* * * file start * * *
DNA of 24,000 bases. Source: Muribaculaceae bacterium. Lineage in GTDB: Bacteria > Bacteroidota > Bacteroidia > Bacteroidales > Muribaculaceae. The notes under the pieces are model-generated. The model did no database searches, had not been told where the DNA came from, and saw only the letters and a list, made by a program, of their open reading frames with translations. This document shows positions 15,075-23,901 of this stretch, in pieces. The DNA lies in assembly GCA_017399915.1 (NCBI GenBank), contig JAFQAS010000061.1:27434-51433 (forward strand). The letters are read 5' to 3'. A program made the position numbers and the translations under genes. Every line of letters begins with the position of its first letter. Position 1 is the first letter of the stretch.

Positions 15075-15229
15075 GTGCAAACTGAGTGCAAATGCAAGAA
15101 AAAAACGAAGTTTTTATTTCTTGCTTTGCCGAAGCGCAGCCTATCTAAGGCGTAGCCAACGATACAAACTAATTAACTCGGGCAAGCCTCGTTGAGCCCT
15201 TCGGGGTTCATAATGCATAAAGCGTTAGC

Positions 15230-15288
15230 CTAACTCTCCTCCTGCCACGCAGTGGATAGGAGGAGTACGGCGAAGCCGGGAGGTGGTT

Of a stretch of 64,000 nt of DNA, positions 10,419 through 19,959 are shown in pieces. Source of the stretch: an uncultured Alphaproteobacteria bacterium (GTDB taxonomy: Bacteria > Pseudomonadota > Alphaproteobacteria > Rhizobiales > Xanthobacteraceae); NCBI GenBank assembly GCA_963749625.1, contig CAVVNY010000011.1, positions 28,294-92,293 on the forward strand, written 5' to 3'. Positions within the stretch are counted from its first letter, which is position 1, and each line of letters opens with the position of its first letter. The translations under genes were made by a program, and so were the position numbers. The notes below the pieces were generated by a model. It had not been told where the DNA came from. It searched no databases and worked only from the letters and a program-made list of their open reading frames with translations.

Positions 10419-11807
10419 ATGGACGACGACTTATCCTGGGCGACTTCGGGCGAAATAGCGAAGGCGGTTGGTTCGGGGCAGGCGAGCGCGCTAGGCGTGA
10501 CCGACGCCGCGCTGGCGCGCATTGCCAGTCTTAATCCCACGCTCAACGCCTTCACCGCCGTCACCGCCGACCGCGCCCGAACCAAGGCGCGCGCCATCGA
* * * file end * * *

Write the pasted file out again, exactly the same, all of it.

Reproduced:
DNA of 24,000 bases. Source: Muribaculaceae bacterium. Lineage in GTDB: Bacteria > Bacteroidota > Bacteroidia > Bacteroidales > Muribaculaceae. The notes under the pieces are model-generated. The model did no database searches, had not been told where the DNA came from, and saw only the letters and a list, made by a program, of their open reading frames with translations. This document shows positions 15,075-23,901 of this stretch, in pieces. The DNA lies in assembly GCA_017399915.1 (NCBI GenBank), contig JAFQAS010000061.1:27434-51433 (forward strand). The letters are read 5' to 3'. A program made the position numbers and the translations under genes. Every line of letters begins with the position of its first letter. Position 1 is the first letter of the stretch.

Positions 15075-15229
15075 GTGCAAACTGAGTGCAAATGCAAGAA
15101 AAAAACGAAGTTTTTATTTCTTGCTTTGCCGAAGCGCAGCCTATCTAAGGCGTAGCCAACGATACAAACTAATTAACTCGGGCAAGCCTCGTTGAGCCCT
15201 TCGGGGTTCATAATGCATAAAGCGTTAGC

Positions 15230-15288
15230 CTAACTCTCCTCCTGCCACGCAGTGGATAGGAGGAGTACGGCGAAGCCGGGAGGTGGTT

Of a stretch of 64,000 nt of DNA, positions 10,419 through 19,959 are shown in pieces. Source of the stretch: an uncultured Alphaproteobacteria bacterium (GTDB taxonomy: Bacteria > Pseudomonadota > Alphaproteobacteria > Rhizobiales > Xanthobacteraceae); NCBI GenBank assembly GCA_963749625.1, contig CAVVNY010000011.1, positions 28,294-92,293 on the forward strand, written 5' to 3'. Positions within the stretch are counted from its first letter, which is position 1, and each line of letters opens with the position of its first letter. The translations under genes were made by a program, and so were the position numbers. The notes below the pieces were generated by a model. It had not been told where the DNA came from. It searched no databases and worked only from the letters and a program-made list of their open reading frames with translations.

Positions 10419-11807
10419 ATGGACGACGACTTATCCTGGGCGACTTCGGGCGAAATAGCGAAGGCGGTTGGTTCGGGGCAGGCGAGCGCGCTAGGCGTGA
10501 CCGACGCCGCGCTGGCGCGCATTGCCAGTCTTAATCCCACGCTCAACGCCTTCACCGCCGTCACCGCCGACCGCGCCCGAACCAAGGCGCGCGCCATCGA